To read more about autism, visit the following resources for additional information.

Autism Science Foundation 

Autism Speaks

 

Experiencing Grief – March Spotlight

For most children, experiencing the death of a loved one is inevitable. Everything from the emotions of other family members to attending a funeral can be a strange and foreign concept for them. Children will have questions but not always the words to use to ask the questions. It is our job as parents to anticipate this response and ensure that we explain the situation in an age-appropriate manner. There are several things parents can do to help children cope with the death of a loved one.

  • Tell children quickly. Informing them soon after learning of the death will eliminate them overhearing it from another source or even being misinformed.
  • Keep it simple. Think through what needs to be said before breaking the news and keep it simple. Understand that most children think literally so be cautious in the words used. For example, sometimes death is referred to as going to sleep and never waking up. For children, their thoughts immediately turn to the fear of going to sleep.
  • Make funeral plans. Attending the funeral may or may not be part of the grieving process for your children. Depending on the age of the child, funerals can be scary and traumatic or serve as closure in the death of the loved one. If you allow your children to attend the funeral, there will certainly be more questions. Be prepared with age-appropriate responses.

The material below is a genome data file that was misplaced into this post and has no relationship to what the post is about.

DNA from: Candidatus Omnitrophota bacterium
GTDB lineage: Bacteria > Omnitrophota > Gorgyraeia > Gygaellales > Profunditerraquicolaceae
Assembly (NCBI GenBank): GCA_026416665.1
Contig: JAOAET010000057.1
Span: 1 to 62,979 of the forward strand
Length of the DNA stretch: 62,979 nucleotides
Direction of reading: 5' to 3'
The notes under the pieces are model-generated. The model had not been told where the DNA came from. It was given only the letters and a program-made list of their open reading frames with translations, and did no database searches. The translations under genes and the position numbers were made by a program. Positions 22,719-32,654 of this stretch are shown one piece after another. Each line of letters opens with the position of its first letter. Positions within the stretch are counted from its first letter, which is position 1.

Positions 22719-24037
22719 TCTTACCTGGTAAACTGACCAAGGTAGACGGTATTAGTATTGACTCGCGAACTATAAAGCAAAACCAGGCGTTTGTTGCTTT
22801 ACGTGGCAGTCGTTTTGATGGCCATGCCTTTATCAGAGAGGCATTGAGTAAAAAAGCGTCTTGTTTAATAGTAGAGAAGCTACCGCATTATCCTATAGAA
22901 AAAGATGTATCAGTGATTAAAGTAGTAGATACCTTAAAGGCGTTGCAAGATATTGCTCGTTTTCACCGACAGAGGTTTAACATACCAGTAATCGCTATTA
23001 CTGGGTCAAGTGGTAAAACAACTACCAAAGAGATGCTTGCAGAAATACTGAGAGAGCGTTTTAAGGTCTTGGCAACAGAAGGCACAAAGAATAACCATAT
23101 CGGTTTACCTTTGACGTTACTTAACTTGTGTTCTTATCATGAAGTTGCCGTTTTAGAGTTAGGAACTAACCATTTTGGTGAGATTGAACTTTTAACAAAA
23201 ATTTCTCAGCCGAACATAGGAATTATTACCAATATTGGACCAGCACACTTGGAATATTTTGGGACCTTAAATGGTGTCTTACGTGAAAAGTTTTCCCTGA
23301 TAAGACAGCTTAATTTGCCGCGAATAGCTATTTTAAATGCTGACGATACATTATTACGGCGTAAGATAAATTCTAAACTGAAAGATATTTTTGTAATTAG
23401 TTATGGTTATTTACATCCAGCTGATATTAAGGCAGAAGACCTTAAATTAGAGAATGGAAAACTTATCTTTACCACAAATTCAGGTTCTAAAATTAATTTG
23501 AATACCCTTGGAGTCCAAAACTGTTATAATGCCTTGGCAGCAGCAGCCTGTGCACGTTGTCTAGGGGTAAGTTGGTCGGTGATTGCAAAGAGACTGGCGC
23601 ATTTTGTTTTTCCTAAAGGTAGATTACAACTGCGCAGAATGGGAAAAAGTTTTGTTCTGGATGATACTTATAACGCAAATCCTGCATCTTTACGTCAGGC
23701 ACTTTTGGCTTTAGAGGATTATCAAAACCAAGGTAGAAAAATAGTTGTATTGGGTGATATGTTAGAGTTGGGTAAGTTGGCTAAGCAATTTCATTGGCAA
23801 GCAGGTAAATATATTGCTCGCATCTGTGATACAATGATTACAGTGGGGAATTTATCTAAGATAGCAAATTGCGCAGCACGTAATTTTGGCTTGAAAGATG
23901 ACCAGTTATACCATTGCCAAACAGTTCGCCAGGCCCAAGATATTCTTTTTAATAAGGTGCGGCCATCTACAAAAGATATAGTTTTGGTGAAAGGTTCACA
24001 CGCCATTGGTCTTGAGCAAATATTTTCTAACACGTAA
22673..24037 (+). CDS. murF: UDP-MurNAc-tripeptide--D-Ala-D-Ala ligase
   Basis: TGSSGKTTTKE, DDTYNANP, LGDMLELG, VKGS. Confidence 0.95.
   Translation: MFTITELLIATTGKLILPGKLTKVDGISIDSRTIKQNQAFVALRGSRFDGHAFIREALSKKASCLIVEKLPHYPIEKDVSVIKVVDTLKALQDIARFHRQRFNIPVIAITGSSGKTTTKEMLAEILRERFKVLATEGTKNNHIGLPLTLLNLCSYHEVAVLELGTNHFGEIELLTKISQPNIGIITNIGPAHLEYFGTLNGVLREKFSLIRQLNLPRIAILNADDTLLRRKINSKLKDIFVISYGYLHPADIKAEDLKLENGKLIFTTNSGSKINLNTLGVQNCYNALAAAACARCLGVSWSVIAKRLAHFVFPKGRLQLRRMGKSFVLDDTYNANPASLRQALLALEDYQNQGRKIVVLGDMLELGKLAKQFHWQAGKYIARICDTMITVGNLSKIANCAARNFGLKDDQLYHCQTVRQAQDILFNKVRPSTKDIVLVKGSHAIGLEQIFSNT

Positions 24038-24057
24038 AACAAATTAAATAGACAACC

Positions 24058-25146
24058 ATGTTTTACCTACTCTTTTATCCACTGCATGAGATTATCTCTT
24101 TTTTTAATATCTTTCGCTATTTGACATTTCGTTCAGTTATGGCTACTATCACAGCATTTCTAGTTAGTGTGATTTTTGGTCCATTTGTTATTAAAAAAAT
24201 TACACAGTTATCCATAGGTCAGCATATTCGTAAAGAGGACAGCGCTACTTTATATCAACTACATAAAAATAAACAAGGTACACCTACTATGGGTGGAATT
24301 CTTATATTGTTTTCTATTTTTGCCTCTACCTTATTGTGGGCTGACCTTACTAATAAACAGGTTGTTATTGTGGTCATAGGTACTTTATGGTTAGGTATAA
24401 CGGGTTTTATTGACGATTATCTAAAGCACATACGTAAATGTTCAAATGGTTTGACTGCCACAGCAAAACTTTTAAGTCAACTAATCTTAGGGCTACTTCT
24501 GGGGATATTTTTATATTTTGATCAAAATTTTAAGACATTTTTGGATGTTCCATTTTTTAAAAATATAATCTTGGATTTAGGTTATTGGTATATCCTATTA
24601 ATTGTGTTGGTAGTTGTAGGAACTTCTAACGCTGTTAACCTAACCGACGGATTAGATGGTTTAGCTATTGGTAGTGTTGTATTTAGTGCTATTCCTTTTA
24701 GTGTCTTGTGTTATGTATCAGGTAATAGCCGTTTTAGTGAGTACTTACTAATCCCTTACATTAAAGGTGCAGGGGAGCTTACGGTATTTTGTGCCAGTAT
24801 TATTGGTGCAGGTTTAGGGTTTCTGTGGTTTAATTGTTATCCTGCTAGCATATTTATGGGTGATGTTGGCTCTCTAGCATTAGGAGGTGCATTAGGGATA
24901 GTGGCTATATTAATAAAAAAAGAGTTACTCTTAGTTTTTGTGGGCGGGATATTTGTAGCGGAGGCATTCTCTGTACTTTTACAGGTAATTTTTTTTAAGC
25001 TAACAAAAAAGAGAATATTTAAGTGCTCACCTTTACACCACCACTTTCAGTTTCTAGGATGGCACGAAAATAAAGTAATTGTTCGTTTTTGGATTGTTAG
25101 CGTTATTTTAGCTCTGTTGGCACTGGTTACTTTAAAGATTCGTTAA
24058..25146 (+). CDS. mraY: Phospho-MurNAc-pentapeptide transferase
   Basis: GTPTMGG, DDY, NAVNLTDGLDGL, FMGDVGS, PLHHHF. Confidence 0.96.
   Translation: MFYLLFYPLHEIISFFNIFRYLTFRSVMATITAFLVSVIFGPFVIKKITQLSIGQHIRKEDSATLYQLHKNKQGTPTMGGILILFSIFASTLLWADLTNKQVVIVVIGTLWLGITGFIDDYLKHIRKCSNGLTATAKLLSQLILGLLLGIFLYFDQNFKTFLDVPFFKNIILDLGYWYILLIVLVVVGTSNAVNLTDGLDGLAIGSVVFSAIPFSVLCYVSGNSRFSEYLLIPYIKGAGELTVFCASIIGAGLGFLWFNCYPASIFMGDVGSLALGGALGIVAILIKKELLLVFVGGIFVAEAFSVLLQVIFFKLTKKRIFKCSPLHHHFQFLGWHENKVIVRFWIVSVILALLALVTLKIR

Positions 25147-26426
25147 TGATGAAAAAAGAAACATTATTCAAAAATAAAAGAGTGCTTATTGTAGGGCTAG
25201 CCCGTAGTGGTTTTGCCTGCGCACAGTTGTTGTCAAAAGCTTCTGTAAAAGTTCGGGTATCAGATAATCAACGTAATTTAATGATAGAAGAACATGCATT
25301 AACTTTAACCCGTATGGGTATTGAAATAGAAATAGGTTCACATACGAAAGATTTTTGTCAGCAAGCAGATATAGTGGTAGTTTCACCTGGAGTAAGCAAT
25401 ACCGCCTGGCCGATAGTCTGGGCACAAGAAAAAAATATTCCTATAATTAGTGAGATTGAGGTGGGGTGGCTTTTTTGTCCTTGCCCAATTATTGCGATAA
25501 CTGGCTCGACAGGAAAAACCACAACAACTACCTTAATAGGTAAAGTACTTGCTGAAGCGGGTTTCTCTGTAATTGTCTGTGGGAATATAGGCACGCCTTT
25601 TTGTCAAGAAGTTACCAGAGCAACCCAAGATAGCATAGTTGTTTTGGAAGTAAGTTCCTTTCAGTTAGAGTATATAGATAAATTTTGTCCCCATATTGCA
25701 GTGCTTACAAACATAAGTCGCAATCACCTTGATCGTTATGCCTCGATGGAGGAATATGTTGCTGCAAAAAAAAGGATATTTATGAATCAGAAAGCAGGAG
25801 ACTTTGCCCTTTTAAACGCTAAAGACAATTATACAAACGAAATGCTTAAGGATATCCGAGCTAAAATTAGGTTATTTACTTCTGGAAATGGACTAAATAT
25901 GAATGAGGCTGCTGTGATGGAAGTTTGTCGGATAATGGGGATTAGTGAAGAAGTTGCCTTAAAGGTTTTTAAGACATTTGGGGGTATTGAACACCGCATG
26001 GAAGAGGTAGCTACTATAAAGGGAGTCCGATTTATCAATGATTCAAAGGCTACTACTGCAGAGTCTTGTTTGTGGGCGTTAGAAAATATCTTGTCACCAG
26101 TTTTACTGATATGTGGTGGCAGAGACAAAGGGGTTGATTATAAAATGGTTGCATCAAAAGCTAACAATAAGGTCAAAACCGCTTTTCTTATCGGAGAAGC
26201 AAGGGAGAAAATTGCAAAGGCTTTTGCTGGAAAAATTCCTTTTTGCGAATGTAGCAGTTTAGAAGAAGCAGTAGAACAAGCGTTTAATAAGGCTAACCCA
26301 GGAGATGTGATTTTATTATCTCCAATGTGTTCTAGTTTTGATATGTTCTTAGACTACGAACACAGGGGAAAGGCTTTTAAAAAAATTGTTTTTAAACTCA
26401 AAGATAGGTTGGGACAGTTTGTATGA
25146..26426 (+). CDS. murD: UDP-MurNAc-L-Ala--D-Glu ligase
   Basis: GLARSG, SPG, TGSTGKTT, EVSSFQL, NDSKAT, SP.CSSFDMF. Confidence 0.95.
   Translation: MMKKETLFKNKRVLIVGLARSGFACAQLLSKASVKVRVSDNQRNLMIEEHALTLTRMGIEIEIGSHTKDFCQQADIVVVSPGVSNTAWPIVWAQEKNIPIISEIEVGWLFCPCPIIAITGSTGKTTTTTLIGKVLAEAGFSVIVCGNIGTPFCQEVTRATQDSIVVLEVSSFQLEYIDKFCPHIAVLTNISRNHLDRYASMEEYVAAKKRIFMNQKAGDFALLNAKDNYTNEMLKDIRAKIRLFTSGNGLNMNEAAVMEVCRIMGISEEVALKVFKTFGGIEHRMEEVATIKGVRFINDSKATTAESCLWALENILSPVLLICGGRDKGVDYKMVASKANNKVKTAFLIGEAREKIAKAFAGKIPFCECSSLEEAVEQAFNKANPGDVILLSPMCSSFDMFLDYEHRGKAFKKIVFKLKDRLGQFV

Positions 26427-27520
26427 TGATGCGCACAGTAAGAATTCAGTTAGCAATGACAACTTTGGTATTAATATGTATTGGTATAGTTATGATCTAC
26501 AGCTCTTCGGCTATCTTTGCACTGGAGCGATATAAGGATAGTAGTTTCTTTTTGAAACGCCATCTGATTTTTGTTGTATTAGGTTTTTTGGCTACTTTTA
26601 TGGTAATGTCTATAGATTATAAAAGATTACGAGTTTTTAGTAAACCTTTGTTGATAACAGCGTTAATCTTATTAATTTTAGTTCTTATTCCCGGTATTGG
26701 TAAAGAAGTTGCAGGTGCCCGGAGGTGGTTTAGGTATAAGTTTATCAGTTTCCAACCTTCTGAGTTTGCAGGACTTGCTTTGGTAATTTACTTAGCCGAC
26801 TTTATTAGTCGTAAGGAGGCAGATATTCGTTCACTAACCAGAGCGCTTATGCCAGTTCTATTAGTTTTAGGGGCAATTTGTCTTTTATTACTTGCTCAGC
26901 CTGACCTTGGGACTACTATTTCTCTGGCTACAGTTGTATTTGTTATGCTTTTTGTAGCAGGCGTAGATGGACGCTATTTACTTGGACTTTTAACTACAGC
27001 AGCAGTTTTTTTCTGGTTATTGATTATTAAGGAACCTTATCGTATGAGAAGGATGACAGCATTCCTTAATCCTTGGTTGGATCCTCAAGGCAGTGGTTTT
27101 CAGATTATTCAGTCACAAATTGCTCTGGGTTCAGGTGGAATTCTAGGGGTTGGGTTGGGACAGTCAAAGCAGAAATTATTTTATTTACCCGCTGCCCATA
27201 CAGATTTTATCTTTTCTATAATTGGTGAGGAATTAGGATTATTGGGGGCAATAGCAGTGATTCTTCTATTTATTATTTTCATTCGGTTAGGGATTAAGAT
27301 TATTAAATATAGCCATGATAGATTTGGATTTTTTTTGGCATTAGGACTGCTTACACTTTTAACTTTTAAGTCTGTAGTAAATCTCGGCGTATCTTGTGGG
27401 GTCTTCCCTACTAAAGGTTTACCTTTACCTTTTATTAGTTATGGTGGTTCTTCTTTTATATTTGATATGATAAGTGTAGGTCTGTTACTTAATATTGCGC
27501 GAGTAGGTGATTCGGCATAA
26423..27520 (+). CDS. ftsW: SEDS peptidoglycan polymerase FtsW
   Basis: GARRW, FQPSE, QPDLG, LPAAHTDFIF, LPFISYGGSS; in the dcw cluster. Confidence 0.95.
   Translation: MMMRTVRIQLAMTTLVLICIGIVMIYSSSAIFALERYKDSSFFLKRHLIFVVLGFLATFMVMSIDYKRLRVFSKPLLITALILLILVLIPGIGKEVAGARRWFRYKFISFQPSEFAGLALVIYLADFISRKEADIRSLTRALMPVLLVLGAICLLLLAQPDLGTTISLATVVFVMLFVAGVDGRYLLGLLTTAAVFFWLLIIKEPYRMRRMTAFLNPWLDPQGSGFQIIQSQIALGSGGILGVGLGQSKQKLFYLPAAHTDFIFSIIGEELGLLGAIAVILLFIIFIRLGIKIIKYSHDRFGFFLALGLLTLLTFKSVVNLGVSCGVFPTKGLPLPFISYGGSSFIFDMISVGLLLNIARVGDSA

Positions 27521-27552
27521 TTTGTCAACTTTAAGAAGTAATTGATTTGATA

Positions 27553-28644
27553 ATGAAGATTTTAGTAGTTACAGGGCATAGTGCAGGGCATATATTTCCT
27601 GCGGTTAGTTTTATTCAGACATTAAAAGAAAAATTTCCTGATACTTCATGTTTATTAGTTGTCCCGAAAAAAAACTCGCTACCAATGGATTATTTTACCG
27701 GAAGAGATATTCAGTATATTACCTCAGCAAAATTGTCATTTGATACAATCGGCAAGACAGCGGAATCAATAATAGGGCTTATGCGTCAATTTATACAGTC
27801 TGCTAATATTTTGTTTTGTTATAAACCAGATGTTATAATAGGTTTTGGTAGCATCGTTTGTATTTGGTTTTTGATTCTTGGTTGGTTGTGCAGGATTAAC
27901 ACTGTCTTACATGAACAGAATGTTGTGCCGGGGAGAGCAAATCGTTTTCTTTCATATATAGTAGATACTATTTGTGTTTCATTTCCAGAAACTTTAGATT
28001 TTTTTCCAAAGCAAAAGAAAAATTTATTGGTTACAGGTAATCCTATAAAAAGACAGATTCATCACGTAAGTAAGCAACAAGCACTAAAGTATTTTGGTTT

• Express emotions. It is important to share with your children the stages of grief. Help them determine where they are and what’s coming next. Most importantly, allow them to express their grief and help them by finding positive ways to do so. Drawing pictures or writing letters to the loved one who has passed away is a therapeutic way express grief.
  • Children are resilient. Whether the death is expected or sudden, we may fail to adequately prepare our children while dealing with our own grief. The most important thing is be there for your child, hold their hand throughout the process and remind them of God’s plan for all of us.

To read more about helping your children cope with death, visit the following resources for additional information.

KidsHealth 

Psychology Today

Healthy Children

Mental Health America

 

Snack Food Awareness – February Spotlight

Did you know that February is National Snack Food Month? Americans love snacking so much that we dedicate an entire month to chips, popcorn, candy, nuts, pretzels and more.

Healthy snacking is good for you! Smaller meals eaten more frequently throughout the day maintains blood sugar levels and reduces the urge to overeat during meal times. While snacking can be a benefit to your health, it can also be a source of bad habits and overindulgence. Most Americans can’t resist their favorite candy bars, potato chips and sugary beverages and are raising children who also exhibit the same habits. However, for our children, these snacking habits are causing potential harm by developing long-term issues and in most cases, parents don’t even realize what’s happening.